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Equipment tires
Tires and earthmoving equipment designed for off-highway duty in surface mines and quarries.

Farm equipment tires
Farm equipment tires

Replace and repair tires
A tire repair can be properly made only if the tire is removed from the rim.

(design engineering) The outer part of a wheel, usually connected to the hub by spokes. An outer edge or border, sometimes raised or projecting.

Tire balancing
Keeping Your Tires Balanced For sake of example, assume you have driven your tires 5,000 miles since their purchase and its time to rotate. Over the miles, turning left and right, hitting bumps and holes you could not see or avoid, and driving down uneven road surfaces have led to uneven tread wear on your tires. Perhaps a pothole has knocked-out your vehicles alignment (this creates uneven tire wear). Well, besides rotating the tires and getting an alignment to set things right, you should also rebalance the tires. Even if you cant feel vibrations, they are present. The uneven tread wear has created an imbalance that generates excessive heat and wear on your tires!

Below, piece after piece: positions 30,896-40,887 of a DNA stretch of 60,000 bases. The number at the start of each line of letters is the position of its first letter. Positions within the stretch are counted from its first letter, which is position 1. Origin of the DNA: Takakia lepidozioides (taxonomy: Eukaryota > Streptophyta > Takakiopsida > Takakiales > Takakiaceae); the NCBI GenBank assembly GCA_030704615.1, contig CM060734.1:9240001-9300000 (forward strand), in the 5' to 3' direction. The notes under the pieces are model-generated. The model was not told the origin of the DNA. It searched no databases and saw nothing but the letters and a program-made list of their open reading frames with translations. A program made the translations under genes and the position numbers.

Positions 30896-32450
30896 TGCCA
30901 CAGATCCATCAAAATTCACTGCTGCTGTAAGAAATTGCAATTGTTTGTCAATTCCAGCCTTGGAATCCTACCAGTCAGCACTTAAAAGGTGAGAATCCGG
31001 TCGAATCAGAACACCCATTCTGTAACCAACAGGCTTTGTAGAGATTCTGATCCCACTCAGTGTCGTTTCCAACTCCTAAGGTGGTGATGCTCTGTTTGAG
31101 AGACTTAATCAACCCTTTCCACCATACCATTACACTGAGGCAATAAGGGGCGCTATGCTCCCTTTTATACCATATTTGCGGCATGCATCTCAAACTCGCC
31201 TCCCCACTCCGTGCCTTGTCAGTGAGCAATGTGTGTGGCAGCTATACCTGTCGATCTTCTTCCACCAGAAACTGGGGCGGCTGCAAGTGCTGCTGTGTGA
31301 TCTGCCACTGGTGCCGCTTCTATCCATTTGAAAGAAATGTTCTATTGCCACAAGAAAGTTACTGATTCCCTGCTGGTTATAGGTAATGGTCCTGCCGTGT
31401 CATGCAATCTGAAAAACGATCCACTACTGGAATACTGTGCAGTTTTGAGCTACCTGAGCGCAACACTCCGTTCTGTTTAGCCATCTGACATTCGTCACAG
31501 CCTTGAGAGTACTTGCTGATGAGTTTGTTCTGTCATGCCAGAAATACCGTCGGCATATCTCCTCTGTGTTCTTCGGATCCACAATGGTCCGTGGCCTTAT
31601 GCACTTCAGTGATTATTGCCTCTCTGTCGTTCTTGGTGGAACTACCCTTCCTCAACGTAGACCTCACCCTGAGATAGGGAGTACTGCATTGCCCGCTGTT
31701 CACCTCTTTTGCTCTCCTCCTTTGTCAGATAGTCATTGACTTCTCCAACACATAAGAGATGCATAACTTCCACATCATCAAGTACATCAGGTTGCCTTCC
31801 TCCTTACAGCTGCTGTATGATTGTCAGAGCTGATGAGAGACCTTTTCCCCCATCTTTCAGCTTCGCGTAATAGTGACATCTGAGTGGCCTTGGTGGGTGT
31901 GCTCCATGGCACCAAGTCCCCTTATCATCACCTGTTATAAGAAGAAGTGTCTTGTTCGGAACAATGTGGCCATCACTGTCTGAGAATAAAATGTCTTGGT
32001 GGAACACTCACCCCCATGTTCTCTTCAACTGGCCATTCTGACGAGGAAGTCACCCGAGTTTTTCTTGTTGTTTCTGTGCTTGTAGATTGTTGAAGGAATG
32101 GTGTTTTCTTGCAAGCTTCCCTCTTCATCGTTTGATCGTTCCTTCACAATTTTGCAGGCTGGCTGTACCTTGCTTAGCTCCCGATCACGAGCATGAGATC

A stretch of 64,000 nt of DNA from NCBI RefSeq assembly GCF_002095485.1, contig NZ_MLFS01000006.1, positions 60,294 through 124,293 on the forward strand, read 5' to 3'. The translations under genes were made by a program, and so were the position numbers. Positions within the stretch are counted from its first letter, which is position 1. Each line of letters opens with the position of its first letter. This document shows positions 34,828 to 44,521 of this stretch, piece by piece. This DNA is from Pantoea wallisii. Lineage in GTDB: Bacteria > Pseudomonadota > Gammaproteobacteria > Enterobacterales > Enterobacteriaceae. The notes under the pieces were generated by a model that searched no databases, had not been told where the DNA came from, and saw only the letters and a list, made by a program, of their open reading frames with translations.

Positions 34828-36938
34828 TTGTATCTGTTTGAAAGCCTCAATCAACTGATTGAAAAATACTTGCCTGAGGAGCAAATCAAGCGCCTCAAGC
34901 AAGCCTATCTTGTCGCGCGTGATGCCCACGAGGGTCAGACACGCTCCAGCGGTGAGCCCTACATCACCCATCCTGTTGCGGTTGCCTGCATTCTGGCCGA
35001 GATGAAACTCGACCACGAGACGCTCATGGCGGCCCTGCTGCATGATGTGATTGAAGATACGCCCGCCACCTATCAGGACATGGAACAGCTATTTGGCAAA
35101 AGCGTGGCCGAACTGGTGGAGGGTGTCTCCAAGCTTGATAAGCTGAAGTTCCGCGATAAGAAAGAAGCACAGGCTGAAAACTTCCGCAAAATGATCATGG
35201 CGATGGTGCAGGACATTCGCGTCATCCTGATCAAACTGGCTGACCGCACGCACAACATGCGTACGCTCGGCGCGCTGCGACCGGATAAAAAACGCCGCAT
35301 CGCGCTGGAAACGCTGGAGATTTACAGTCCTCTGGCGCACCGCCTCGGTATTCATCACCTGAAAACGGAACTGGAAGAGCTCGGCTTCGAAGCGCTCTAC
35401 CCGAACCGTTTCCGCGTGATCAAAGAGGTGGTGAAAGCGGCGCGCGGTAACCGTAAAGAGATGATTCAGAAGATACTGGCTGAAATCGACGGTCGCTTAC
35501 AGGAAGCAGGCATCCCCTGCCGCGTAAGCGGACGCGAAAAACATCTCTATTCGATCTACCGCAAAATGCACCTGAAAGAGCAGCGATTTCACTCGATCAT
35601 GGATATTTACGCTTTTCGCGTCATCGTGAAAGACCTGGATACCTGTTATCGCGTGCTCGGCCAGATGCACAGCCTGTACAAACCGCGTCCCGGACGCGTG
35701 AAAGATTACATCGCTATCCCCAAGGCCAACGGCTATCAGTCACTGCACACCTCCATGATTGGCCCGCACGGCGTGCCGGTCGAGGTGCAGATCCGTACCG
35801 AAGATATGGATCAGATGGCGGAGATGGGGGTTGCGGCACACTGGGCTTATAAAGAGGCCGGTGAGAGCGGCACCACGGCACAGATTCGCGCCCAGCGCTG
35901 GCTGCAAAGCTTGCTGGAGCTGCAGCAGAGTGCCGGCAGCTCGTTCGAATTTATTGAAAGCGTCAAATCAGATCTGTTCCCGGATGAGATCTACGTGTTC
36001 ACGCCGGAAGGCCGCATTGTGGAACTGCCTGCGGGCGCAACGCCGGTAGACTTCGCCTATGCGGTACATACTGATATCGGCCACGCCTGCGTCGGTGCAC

Tire customizing
Custom wheels and cool tires adorn more new vehicles than any of the never-ending menu of aftermarket products. Makes you wonder why the auto manufacturers dont just have their new models sitting on chocks in the showroom, so customers can customize right there. In fact, the OEMs have responded to the wheel craze by upping the stock size on their top-line light trucks and sport compacts. The wheeltire customizing trend for sport compacts features massive wheels and low profile, or pencil-thin, tires. The aesthetic impact is significant, yet the overall diameter of the custom wheeltire package doesnt necessarily vary from the stock tire diameter and neither do the speedometerodometer readings.

Used and rebuilt tires
Rubber cushion that fits around a wheel and usually contains compressed air. Solid-rubber tires were used on road vehicles until they were replaced by air-filled pneumatic tires, which, although first patented by Robert Thomson (1822–1873) in 1845, came into common use only when John Dunlop (1840–1921) put them on bicycles in 1888 and the French manufacturer Michelin began to produce them for motor vehicles. The tire consisted of an inner tube containing compressed air that was covered by an outer rubber casing to provide traction. In the 1950s tubeless tires became standard on most automobiles. Improved tire construction produced the radial-ply tire.

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